Making judgements. The student must critically evaluate and select the most appropriate microfossil for environmental, paleoenvironmental paleoceanographical and paleoclimatic reconstruction, and biostratigraphic analyses. These skills will be verified with the written test and a microscopic session.

Communication skills. The student will be able to describe, synthesize and present a scientific article in English.

Learning skills. The student must be able to build the own path of scientific growth in the paleontological and micropaleontological field in a critical and autonomous way by use the acquired knowledge. These abilities, as far as possible, will be stimulated by the lecturer.

Teaching Material

The teaching material prepared by the lecturer in addition to recommended textbooks (such as for instance slides, lecture notes, exercises, bibliography) and communications from the lecturer specific to the course can be found inside the Moodle platform › blended.uniurb.it

Supporting Activities

Field and laboratory exercises.


Didactics, Attendance, Course Books and Assessment

Didactics

The course will take place through a continuous interaction between lectures, field and laboratory exercises and microscopic sessions.

Attendance

No obligations.

Course books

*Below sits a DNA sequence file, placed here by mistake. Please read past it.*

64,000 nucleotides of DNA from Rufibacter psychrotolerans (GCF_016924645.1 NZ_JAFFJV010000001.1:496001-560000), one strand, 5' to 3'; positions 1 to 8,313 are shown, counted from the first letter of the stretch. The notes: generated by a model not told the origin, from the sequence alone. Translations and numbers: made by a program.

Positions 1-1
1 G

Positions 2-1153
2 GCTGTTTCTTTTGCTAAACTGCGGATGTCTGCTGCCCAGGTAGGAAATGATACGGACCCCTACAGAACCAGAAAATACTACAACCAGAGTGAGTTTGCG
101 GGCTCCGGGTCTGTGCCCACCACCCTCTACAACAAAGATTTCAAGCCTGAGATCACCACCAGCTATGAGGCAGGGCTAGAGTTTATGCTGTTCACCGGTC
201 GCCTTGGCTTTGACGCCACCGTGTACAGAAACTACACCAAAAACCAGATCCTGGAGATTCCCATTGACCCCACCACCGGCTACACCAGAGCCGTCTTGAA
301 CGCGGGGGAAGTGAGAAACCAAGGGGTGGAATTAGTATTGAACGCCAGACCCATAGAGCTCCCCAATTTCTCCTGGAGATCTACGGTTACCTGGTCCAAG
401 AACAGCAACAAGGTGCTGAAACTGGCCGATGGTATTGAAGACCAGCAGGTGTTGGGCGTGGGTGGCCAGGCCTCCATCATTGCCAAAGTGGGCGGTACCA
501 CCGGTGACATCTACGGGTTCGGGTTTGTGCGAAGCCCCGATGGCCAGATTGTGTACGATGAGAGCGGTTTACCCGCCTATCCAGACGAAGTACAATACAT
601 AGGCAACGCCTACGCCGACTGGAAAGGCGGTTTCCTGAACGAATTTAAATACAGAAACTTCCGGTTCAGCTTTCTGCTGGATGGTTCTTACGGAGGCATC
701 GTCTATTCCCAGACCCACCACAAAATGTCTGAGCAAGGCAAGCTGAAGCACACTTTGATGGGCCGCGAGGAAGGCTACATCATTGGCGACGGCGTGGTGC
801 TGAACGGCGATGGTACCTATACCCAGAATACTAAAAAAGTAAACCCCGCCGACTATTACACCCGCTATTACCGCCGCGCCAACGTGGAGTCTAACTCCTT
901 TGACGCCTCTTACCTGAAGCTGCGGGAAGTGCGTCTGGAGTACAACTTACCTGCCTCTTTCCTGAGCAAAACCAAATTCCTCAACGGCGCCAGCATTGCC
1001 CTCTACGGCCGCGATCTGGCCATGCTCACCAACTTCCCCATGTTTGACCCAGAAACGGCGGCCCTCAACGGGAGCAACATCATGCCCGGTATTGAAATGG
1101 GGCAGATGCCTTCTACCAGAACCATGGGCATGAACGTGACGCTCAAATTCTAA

Hag, B.U. and Boersma, A., 1978. Introduction to Marine Micropaleontology, Elsevier.

Lipps, J.H., 1993. Fossil Prokaryotes and Protists. Blackwell Scientific Publications.

Martin, R., 2000. Environmental Micropaleontology: The Application of Microfossils to Environmental Geology. Kluwer Academic/Plenum Publishers.

Armstrong, H.A. and Brasier, M.D., 2006. Microfossils, Blackwell Publishing.

Saraswati, P.K. and Srinivasan, M.S., 2016. Micropaleontology: Principles and Applications.

Assessment

The assessment consists of a written exam with ten open questions including comments on graphs and figures. This method of examination is chosen as it allows to adequately verify the preparation of the student. The evaluation criteria are: knowledge of micropaleontological concepts, microfossils and their application including biomonitoring, level of accuracy and specificity of the answer, and master of a technical language. Each criterion is evaluated on a 3-level scale. The duration of the exam is 2 hours. The exam involves an evaluation that is expressed as a grade of out of 30.

Additional Information for Non-Attending Students

Didactics

Non-attending students are inviated to contact the lecturer for information about the program.

Attendance

No obligations.

Course books

Hag, B.U. and Boersma, A., 1978. Introduction to Marine Micropaleontology, Elsevier.

Lipps, J.H., 1993. Fossil Prokaryotes and Protists. Blackwell Scientific Publications.

Martin, R., 2000. Environmental Micropaleontology: The Application of Microfossils to Environmental Geology. Kluwer Academic/Plenum Publishers.

Armstrong, H.A. and Brasier, M.D., 2006. Microfossils, Blackwell Publishing.

Saraswati, P.K. and Srinivasan, M.S., 2016. Micropaleontology: Principles and Applications.

Assessment

The assessment consists of a written exam with ten open questions including comments on graphs and figures. This method of examination is chosen as it allows to adequately verify the preparation of the student. The evaluation criteria are: knowledge of micropaleontological concepts, microfossils and their application including biomonitoring, level of accuracy and specificity of the answer, and master of a technical language. Each criterion is evaluated on a 3-level scale. The duration of the exam is 2 hours. The exam involves an evaluation that is expressed as a grade of out of 30.